US: FERC grants NERC grace on rollout of new cybersecurity rules


The FERC has acquiesced to a request by the North American Electric Reliability Corporation (NERC) to defer implementation of several cybersecurity-related reliability standards that would have come into effect this year.

Some standards that were set to take effect on in July 2020 will now take effect on 01 October, and others are pushed out as far as April 2021. You can read the full FERC order here.

NERC filed its motion to help ensure grid reliability amid the impacts posed by COVID-19 and noted that the Commission and NERC had already taken steps in recognition of the “critical importance of the reliability of the nation’s energy sector and the steps that registered entities are taking to maintain the health and safety of their workforce and communities.”

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In order to comply with the new standards, NERC said that utilities would need to expend significant effort and resources in the coming months towards establishing and implementing processes and procedures, conducting the required coordination, and establishing documentation of compliance.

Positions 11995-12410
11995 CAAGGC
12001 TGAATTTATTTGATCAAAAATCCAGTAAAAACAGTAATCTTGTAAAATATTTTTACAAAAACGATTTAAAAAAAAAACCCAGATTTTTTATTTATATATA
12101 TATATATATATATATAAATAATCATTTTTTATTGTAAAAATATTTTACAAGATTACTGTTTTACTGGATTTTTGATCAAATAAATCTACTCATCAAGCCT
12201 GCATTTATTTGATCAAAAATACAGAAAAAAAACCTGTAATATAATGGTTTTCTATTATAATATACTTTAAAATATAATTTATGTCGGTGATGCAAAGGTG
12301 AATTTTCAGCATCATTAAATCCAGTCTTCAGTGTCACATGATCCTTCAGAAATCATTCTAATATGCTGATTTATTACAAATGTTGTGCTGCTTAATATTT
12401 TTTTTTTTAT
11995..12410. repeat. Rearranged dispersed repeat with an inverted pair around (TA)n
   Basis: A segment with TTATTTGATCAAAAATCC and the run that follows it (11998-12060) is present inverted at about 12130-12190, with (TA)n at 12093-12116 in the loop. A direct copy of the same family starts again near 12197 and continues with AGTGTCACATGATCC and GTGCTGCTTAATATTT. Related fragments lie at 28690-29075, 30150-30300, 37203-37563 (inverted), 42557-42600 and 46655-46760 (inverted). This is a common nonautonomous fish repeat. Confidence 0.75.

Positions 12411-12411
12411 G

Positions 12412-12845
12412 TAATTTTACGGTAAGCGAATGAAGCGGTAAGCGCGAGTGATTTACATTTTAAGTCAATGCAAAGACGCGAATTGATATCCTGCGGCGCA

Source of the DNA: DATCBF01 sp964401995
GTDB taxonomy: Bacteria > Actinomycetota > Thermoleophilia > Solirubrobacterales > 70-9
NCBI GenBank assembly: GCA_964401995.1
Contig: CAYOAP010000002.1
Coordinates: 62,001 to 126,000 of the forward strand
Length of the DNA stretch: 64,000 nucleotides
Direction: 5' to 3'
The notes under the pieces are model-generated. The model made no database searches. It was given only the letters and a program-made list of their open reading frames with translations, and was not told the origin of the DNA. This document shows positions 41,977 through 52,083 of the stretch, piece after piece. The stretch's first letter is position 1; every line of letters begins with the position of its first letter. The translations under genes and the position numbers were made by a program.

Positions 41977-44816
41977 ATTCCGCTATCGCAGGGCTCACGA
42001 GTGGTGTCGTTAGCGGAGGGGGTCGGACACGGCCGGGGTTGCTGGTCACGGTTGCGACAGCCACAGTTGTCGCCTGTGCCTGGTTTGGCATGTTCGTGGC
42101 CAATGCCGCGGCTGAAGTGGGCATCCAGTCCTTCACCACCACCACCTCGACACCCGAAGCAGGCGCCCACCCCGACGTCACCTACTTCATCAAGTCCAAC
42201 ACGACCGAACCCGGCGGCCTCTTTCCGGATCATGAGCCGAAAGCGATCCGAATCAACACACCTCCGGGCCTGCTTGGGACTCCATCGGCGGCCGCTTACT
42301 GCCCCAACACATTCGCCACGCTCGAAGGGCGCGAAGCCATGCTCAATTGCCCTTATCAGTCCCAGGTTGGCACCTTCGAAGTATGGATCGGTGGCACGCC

“[By] providing for additional time and flexibility to establish compliance with new obligations, entities could continue to focus their immediate efforts and resources on maintaining the safety of their workforces and communities and ensuring the reliability of the grid during this public health emergency,” said NERC in the request.

Alex Santos, CEO of Fortress Information Security said in response to the order that his company fully supports the delay.

“Our nation’s power grid remains strong and secure, but this summer will require utilities of all types and sizes across the country to come together and collaborate to identify critical risks and protect the supply chain from emerging threats.”

In the order, the FERC noted that Protect our Power, an organization that has held annual meetings at DISTRIBUTECH International for the past two years, was against the request and had lobbied for a shorter delay of only 30-days.  The group argued that a pandemic was not unexpected and that the industry should have been prepared.